3. Chan CP, Siu YT, Kok KH, *Ching YP, *Tang HMV, *Jin DY. Group I p21-activated kinases facilitate Tax-mediated transcriptional activation of the human T-cell leukemia virus type 1 long terminal repeats. Retrovirology (2013) Apr 26;10:47. doi: 10.1186/1742-4690-10-47
     

  4. Lai WL, Hung WY, Wong LL, Zhou Y, Leong VY, Lee JMF, Ng IOL, Jin DY, *Ching YP. The centrosomal protein Tax1 binding protein 2 is a novel tumour suppressor in hepatocellular carcinoma regulated by cyclin-dependent kinase 2. Hepatology (2012) 56(5): 1770-1781.
     

  5. Lee CW, Wong LL, Tse EY, Liu HF, Leong VY, Lee JM, Hardie DG, Ng IOL, *Ching YP. AMPK promotes p53 acetylation via phosphorylation and inactivation of SIRT1 in liver cancer cells. Cancer Research (2012) 72(17): 4394-4404.
     

  6. Mak GW, Chan ML, Leong VY, Lee JM, Yau TO, Ng IOL, *Ching YP. Overexpression of a novel activator of PAK4, the CDK5 kinase-associated protein CDK5RAP3, promotes hepatocellular carcinoma metastasis. Cancer Research (2011) 71(8): 2949-2958.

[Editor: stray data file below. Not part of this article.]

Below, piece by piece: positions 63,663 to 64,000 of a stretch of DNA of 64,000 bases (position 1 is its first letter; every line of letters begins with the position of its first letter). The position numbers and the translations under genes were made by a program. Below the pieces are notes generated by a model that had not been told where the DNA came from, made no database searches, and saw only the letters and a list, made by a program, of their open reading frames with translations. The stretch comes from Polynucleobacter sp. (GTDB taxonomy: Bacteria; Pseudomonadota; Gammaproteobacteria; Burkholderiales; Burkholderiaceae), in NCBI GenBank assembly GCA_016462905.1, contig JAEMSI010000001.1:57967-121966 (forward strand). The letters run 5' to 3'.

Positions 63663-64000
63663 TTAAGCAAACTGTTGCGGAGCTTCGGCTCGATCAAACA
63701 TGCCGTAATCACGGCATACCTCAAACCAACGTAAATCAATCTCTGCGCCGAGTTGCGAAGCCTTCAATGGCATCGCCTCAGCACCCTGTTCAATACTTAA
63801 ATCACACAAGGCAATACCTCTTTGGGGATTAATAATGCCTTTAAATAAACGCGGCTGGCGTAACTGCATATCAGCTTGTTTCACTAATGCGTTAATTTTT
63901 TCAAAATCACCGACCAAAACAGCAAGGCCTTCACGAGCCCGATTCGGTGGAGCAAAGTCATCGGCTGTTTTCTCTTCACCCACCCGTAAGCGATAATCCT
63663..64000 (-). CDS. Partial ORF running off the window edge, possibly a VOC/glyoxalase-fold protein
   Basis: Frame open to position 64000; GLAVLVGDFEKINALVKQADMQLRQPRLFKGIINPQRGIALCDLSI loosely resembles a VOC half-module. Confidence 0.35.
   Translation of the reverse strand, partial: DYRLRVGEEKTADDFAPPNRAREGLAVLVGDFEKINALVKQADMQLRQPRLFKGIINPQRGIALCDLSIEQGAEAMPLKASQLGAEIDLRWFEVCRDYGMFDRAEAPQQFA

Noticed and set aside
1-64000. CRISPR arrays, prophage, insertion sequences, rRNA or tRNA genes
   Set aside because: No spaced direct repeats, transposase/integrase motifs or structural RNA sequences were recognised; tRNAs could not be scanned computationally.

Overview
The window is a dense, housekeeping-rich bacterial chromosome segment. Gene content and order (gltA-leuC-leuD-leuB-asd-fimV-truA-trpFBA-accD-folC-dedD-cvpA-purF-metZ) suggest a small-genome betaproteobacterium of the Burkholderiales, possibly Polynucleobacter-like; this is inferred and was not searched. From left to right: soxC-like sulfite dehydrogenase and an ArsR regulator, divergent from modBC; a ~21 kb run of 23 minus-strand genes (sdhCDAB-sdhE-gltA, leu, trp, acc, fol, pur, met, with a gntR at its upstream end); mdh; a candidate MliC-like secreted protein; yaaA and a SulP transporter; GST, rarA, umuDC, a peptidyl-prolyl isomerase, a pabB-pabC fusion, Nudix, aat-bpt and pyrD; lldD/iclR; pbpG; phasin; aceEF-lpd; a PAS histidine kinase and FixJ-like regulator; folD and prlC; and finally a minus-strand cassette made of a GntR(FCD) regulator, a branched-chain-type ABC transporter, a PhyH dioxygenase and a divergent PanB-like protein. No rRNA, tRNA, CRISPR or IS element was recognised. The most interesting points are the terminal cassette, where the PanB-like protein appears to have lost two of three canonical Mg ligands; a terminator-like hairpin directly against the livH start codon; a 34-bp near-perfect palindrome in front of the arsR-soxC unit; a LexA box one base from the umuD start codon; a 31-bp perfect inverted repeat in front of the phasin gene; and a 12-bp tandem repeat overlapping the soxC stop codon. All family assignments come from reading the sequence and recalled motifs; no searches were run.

7. *Ching YP, Leong VYL, Lee MF, Xu HT, Jin DY, *Ng IOL. Pak1 is overexpressed in hepatocellular carcinoma and enhances cancer metastasis involving JNK activation and paxillin phosphorylation. Cancer Research (2007) 67:3601-3608.
     

  8. Ching YP, Chan SF, Jeang KT, Jin DY. Retroviral oncoprotein Tax targets coiled-coil centrosomal protein TAX1BP2 to induce centrosome overduplication. Nature Cell Biology (2006) 8: 717-724.
     

  9. *Ching YP, Leong VYL, Wong CM, *Kung HF. Identification of an autoinhibitory domain of p21-activated protein kinase 5. J Biol Chem (2003) 278(36): 33621-33624.
     

  10. Ching YP, Wong CM, Chan SF, Leung TH, Ng DC, Jin DY, Ng IOL. Deleted in liver cancer (DLC) 2 encodes a RhoGAP protein with growth suppressor function and is underexpressed in hepatocellular carcinoma. J Biol Chem (2003) 278(12): 10824-10830.